Reuters reports on Linden Lab complying with the subpoena requesting Catteneo’s real life identity data:
(Remember? The whole SexGen copyright/trademark/hack story?)
The subpoena requested Linden provide “the entirety of identifying information” the company has on the avatar, including Catteneo’s Internet protocol addresses and chat histories. Taney wouldn’t divulge the particulars of what Linden Lab provided, but said there was no apparent plan by Linden to fight the subpoena in court.
(Vint: As usual) Linden Lab declined to comment.
Over at Virtually Blind, Benjamin Duranske quotes an interesting article on American.com by Pejman Yousefzadeh ‘Virtual Reality Avatars are now real enough to be sued.‘ which suggests a change in the civil procedure to make it harder to force companies like Linden Lab to comply with requests for the real-life identities behind avatars:
For these reasons, when lawsuits involve subpoenas to uncover the identities of virtual avatars—or, for that matter, pseudonymous bloggers and blog commenters—both state and federal rules of civil procedure likely need to be reformed so that plaintiffs will need to satisfy some clear standard before they can force pseudonymous Internet users into the open.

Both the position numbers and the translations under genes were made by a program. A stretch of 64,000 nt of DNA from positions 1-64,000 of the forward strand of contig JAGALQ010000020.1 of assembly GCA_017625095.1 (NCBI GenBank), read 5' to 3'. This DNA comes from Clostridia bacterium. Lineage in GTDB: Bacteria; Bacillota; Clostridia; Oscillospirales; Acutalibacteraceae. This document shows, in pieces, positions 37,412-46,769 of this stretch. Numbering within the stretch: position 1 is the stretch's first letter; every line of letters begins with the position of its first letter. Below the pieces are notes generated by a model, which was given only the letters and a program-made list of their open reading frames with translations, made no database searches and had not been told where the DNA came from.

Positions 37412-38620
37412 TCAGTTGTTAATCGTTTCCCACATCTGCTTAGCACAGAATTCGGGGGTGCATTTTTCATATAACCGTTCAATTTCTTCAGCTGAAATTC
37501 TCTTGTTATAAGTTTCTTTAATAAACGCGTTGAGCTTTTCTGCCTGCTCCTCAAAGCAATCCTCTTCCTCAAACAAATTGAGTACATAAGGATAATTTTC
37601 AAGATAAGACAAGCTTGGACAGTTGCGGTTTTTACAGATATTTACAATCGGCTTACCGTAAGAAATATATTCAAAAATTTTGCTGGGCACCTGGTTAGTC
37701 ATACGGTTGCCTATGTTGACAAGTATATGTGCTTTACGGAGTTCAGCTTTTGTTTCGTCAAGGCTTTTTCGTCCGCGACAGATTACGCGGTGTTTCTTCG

My suggestion: Plaintiffs should have to discuss the merits of the case itself in a fashion specific enough to survive a motion to dismiss—and thus to justify discovering the identity behind a particular avatar. Having allegations drawn up in what lawyers call “specific and particular form” at the onset of litigation will help parties draft reasonable discovery rules—and the protective orders that would likely accompany those rules—to treat both sides fairly.
So, I get from that ‘first check if the complaints/whatever are legit, and only then fetch RL identity’? Or am I mistaken? Seems more logical anyway. Now Catteano’s RL information is with the court (and the people suying him?) without knowing for sure that he even did something wrong. No?